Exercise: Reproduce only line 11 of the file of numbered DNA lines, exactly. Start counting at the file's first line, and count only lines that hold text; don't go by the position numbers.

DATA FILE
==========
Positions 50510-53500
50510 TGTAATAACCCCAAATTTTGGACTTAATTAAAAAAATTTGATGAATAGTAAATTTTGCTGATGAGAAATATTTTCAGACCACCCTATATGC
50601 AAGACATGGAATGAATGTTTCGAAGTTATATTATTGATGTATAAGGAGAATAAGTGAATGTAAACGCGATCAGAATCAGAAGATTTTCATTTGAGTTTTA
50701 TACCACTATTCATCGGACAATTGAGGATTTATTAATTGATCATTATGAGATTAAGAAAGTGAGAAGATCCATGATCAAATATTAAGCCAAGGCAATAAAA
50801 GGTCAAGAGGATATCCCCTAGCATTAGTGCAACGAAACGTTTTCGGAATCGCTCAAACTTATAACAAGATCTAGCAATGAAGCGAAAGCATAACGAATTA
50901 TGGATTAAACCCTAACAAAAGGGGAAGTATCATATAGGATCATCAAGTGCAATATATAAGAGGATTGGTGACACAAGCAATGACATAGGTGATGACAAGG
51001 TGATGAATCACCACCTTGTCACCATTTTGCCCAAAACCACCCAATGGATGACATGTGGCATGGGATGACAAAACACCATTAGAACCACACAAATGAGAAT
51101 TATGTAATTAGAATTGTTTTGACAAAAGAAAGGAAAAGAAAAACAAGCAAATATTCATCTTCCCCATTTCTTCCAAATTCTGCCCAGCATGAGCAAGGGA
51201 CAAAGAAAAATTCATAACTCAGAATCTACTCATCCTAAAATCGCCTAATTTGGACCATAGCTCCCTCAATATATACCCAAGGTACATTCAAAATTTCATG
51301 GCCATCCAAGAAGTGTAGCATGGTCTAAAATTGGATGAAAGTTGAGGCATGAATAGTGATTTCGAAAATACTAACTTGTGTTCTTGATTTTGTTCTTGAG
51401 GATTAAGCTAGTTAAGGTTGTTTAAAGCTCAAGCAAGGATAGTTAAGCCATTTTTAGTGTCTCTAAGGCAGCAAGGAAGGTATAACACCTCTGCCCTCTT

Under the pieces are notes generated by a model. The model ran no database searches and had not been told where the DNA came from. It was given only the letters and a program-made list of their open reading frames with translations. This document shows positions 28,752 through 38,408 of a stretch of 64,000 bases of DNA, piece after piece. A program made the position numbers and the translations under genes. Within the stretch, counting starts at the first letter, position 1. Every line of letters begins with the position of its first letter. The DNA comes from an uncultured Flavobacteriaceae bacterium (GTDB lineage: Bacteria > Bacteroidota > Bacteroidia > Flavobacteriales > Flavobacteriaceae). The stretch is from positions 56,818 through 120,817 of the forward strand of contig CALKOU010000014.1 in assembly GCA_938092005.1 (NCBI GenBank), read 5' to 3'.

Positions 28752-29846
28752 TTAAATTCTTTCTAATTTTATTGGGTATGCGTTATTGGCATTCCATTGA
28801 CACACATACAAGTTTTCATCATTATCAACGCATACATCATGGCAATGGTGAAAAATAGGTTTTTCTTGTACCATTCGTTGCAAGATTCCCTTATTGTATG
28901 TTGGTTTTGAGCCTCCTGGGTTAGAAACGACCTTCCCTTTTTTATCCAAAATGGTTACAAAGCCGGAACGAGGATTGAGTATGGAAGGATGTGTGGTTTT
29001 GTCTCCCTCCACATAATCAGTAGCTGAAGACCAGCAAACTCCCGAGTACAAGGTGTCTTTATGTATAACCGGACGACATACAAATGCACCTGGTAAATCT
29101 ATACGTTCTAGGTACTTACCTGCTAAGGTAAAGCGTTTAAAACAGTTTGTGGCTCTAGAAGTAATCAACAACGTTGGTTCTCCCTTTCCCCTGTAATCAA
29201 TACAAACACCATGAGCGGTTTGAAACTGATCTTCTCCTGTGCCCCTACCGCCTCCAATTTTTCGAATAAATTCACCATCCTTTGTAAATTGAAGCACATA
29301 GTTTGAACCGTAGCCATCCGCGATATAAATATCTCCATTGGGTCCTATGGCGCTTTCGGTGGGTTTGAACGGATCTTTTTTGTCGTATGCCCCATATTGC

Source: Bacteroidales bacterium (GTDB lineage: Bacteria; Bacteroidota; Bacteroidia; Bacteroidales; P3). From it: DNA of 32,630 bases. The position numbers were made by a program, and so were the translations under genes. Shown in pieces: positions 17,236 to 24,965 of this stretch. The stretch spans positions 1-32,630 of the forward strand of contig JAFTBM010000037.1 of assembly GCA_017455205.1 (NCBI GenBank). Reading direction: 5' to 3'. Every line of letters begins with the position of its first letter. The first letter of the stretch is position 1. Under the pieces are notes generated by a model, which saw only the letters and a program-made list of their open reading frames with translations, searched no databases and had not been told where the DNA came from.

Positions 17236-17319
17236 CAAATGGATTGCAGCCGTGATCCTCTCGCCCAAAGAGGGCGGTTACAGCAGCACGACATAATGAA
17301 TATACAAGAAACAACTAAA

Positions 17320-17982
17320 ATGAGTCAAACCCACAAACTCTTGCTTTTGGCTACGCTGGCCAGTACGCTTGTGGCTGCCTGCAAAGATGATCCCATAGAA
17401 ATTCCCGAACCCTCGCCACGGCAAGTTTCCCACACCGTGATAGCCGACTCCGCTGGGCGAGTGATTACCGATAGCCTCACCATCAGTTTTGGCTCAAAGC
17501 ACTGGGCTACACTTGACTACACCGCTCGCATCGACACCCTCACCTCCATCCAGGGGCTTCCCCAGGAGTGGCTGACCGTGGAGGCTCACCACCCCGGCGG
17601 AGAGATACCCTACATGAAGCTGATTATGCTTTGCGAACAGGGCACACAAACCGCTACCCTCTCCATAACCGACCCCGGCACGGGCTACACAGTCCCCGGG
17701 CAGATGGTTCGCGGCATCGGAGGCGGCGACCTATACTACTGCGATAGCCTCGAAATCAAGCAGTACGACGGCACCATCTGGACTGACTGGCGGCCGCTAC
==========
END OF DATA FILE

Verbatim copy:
51401 GATTAAGCTAGTTAAGGTTGTTTAAAGCTCAAGCAAGGATAGTTAAGCCATTTTTAGTGTCTCTAAGGCAGCAAGGAAGGTATAACACCTCTGCCCTCTT